There were very few facilities that could handle such large numbers. Fortunately we began meeting in a fairly large auditorium near the Pusan Railway Terminal. The place even had a balcony and a stage. Once we saw that our numbers were increasing, we began separating the Koreans in classes - divided by age and English abilities. Generally, we planned to have 12 to 15 classes of 20 or so in each class. And that was because that was about how many GI's we could expect to have. Not many of the GI's could ever guarantee their attendance, because of military responsibilities. Junius Gibbons and I were always there, and so was Grant, except sometime that winter he was sent to Seoul for two months or so.
In late October Grant Heaton and I arranged to take a ten-day leave to Tokyo. We were able to travel together, and we went immediately to the Mission Home. President Robertson had been Grant's mission president in Hong Kong, and so we were warmly received.
We pleaded for help. We told him about the large numbers of Koreans we were teaching, and how we were uncertain about some things. I recall that he did not fully grasp what was overwhelming us, but he listened. In fact the next week he came to Pusan to an LDS Servicemens Conference. (I have a picture of the group). Six chaplains were there, and Pres. Robertson. We had 90 GI's.
Tue 3 Nov 1953 -..."Just returned from Church and I might say that it was one of the most spiritual gratifying experiences ever. There were 288 people to Church, of which 242 were Koreans. Pres. Robertson and the chaplains that were here were truly amazed at the spirit that prevailed. There is just no end to the work we can do."...
We planned for a Christmas program and we invited Pres. Robertson to return, to which he agreed. We were short on musical talent, but Grant Heaton (I think) taught our many Koreans to sing "Silent Night". The night for the program came and there was no Pres. Robertson. We waited some and then had to proceed. Those Koreans sang in English, then in Korean, and then hummed a verse. President Robertson happened to arrive in the middle of the song. If you know anything about Koreans of that time period then you know that song was one of the few ways they could express themselves during the Japanese occupation. The song was so moving, and again it touched everyone's heart.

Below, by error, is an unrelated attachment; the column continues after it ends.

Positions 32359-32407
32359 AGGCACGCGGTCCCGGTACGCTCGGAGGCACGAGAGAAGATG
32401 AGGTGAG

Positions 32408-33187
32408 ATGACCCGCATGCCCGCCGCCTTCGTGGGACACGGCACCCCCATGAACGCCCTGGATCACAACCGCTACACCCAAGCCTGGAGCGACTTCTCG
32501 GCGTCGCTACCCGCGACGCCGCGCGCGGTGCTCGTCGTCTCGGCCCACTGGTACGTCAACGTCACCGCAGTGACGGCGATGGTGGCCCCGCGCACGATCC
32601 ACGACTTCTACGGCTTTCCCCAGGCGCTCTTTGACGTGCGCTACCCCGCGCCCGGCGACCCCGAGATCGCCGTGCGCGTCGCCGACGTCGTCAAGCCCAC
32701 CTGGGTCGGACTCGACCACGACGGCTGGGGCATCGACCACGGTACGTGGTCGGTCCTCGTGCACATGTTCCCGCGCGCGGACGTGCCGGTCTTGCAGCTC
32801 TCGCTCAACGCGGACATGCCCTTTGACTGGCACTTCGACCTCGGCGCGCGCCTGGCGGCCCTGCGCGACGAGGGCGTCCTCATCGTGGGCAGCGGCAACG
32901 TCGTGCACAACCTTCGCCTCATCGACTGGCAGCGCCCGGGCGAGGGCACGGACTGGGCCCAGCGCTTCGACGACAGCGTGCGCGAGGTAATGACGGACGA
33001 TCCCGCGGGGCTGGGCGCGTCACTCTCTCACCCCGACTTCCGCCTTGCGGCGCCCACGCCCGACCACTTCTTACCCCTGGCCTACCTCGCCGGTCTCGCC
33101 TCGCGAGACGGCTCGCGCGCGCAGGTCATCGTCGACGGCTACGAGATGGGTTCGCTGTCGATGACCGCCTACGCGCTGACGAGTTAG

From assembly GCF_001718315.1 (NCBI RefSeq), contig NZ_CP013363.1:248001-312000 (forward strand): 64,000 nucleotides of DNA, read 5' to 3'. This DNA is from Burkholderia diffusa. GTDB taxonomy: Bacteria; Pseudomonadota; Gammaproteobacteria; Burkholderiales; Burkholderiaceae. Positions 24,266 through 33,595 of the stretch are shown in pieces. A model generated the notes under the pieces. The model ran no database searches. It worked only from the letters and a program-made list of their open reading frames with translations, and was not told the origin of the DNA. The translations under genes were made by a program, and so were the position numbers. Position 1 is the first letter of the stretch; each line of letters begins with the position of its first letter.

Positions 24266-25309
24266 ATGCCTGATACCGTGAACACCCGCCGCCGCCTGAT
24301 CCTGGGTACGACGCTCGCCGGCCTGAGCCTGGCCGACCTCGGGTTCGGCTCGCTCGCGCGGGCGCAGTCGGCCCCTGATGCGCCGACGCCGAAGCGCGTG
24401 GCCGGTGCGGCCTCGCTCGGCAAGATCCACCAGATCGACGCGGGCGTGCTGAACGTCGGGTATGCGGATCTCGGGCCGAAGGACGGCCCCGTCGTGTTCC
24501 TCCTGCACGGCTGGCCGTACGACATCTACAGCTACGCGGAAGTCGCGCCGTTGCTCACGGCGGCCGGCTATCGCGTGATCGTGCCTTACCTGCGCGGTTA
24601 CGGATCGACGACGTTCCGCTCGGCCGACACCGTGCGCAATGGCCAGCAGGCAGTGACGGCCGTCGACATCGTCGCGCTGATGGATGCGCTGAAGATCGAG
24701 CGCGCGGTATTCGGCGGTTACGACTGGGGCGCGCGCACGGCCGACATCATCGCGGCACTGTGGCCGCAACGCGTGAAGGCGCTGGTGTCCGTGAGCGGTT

President Robertson returned to Japan and cabled Church Headquarters. That led to Elder Harold B. Lee coming to Korea the next summer, and the assignment of the first missionaries to Korea.
In December a major fire swept through Pusan, leaving tens of thousands homeless. It destroyed the core of the city. We lost our auditorium, but I am not certain if it was because of the fire or some other reason. We made arrangements to meet at the Navy chapel on Pier One. But that presented us with a problem that was so difficult to resolve. I had received a phone call from a Navy officer asking me to visit with him (By title, I was known as Mr. Nash, and some people assumed that I was a civilian, and thus in charge of the LDS Group in Pusan). He advised me that the Navy could no longer allow such large numbers of Koreans onto the Navy Pier. He agreed to allow some, but they were to be escorted by GI's.
The consequence was that we could no longer invite or teach the hundreds who were attending our services. We were forced to limit it to about thirty. Perhaps you can understand our anguish as our Group Leadership dealt with the problem. Finally, we issued specific invitations, and they were allowed to attend Church on Pier One. It took us a while to find other places where classes could meet, but the interruption had an impact on what we were doing.
I have several slides of the Koreans who attended services at Pier One. They were exceptional people - both the men and the women. All were young. Almost all were graduate students in medicine, law, and engineering. They were outstanding. They, plus the original group that moved to Seoul, became the core of the Church in Korea.
Sometime that winter, Grant was transferred to Seoul and I was set apart as 1st Counselor, with Kenneth Hedin as 2nd Counselor. In March we began the "Pusan Chingoo", with Heber Lamb as Editor (copies in Church Historian's Office). In April I returned to Idaho.
Those seven months were immeasurably important to several people, both Korean and GI. I watched GI's take hold and teach and lead. And I know of at least one who came home and went into the mission field. We stumbled a lot before we figured out how to teach the Koreans. Many were Christian, but not all, and their thought processes differed from ours. In all, it was a memorable experience. I have a list of 24 GI's who were involved between September 1953, and April 1954.